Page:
Use this URL to cite or link to this record in EThOS: http://ethos.bl.uk/OrderDetails.do?uin=uk.bl.ethos.699329
Title: Gesture and the cinéaste : Akerman/Agamben, Varda/Warburg
Author: Mowat, Hannah Barbara
ISNI:       0000 0004 5989 0714
Awarding Body: University of Cambridge
Current Institution: University of Cambridge
Date of Award: 2016
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Abstract:
This thesis offers an adjunct to recent theories of the haptic contingent upon proximity by considering how embodied engagement might take place at a distance. Developing a broad definition of gesture as a motion away from the (carnal or camera) body that is nonetheless always attached to it, the thesis seeks a state of in-betweenness unmediated by touch. Two chapters explore this gesture-as-bodily-extension as an analytical approach to art. Each focuses on an insistently individual artist, according each a different theoretical approach in order both to do justice to that individuality and to test fully the potential and limits of the gestural approach in question. The first chapter focuses on the writings and films of the écrivain-cinéaste, Chantal Akerman, whose gesturality, equal parts literary and cinematic, is explored through Giorgio Agamben’s similarly language-based thoughts on gesture, the moving image and repetition. Charting a three-stage gesture of (displaced) demonstration (proximal, medial and distal) that finds its linguistic correlate in a triad of slippery shifters (là, làbas and ça), it examines how, and why, the artist, in a relentless process of ressassement informed by atrocities always one step away from first-hand experience, translates these to page and screen as the story of ‘la petite chose à côté’. The second chapter centres on the photographs, films and installation work of the artiste-cinéaste, Agnès Varda, using an approach developed from selected writings by the German art historian, Aby Warburg, the majority translated into English for the first time. As with Akerman, Varda’s work insists upon a spectatorship premised on distance, but it also demands complicity. Defining the viewing experience not as the still contemplation of moving images but as the active contemplation of still ones, the chapter explores the relation between onlooker and image by harnessing Warburg’s vision of a gesture encoded in the artwork that may be triggered anew through mobile, engaged and bodily spectatorship from afar; a vision underpinned by his concepts of the animated accessory (bewegtes Beiwerk), the memory-image (Erinnerungsbild) and the inbetween space of artistic encounter (Zwischenraum). Ultimately, this thesis asks, and answers, two questions. What can theories of gesture contribute to a close analysis of artists whose work demands distance? And do these highly individual artists exceed the scope of theory – and in so doing, expand it?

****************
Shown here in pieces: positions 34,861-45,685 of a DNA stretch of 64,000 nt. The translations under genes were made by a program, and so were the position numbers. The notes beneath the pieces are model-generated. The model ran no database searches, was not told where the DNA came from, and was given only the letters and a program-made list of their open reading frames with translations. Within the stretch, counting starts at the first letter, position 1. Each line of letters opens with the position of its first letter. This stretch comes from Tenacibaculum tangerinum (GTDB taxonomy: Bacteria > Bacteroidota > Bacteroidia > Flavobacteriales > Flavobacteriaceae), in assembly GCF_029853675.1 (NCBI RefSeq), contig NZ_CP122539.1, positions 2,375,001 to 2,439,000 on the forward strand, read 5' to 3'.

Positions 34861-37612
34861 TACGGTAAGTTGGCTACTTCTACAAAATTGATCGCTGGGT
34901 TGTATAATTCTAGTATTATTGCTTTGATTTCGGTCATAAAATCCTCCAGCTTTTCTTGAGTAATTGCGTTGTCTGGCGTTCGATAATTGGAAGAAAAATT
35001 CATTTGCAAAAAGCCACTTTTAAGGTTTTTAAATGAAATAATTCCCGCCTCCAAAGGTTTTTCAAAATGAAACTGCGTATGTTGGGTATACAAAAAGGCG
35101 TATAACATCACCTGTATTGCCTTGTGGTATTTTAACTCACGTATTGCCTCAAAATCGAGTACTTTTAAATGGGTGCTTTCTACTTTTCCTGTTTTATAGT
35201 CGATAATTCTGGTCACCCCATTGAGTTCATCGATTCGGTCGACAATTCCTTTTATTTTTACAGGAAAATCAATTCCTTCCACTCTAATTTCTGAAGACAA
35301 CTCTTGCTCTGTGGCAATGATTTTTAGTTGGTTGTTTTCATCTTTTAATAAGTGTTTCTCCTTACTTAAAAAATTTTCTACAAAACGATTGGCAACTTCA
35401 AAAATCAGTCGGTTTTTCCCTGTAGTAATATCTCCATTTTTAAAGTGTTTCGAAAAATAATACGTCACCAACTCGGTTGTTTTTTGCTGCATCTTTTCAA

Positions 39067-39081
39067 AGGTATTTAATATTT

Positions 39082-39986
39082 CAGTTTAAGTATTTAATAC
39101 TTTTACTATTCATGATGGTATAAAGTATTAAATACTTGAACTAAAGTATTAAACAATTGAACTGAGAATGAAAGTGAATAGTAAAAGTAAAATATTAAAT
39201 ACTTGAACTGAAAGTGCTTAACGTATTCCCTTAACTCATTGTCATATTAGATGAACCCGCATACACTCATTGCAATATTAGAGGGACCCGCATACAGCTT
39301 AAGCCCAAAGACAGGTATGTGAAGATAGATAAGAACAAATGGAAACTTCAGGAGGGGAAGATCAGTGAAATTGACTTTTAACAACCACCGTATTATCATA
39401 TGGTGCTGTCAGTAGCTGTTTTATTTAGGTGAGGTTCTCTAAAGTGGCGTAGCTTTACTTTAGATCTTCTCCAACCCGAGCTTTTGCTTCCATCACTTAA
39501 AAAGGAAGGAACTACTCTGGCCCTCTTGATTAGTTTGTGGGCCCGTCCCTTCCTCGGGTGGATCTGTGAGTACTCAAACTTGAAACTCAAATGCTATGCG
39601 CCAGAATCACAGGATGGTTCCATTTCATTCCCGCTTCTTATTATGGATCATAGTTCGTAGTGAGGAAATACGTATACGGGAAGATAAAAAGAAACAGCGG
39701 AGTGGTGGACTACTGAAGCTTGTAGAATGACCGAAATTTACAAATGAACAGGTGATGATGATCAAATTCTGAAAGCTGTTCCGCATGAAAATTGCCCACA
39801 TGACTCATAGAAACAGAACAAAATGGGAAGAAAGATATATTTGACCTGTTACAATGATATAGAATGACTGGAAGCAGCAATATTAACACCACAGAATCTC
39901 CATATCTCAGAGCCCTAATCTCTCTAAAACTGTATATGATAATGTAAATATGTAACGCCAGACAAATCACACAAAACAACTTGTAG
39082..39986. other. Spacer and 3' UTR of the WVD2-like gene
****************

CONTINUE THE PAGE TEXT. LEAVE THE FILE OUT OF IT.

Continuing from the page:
Supervisor: Not available Sponsor: Not available
Qualification Name: Thesis (Ph.D.) Qualification Level: Doctoral
EThOS ID: uk.bl.ethos.699329  DOI:
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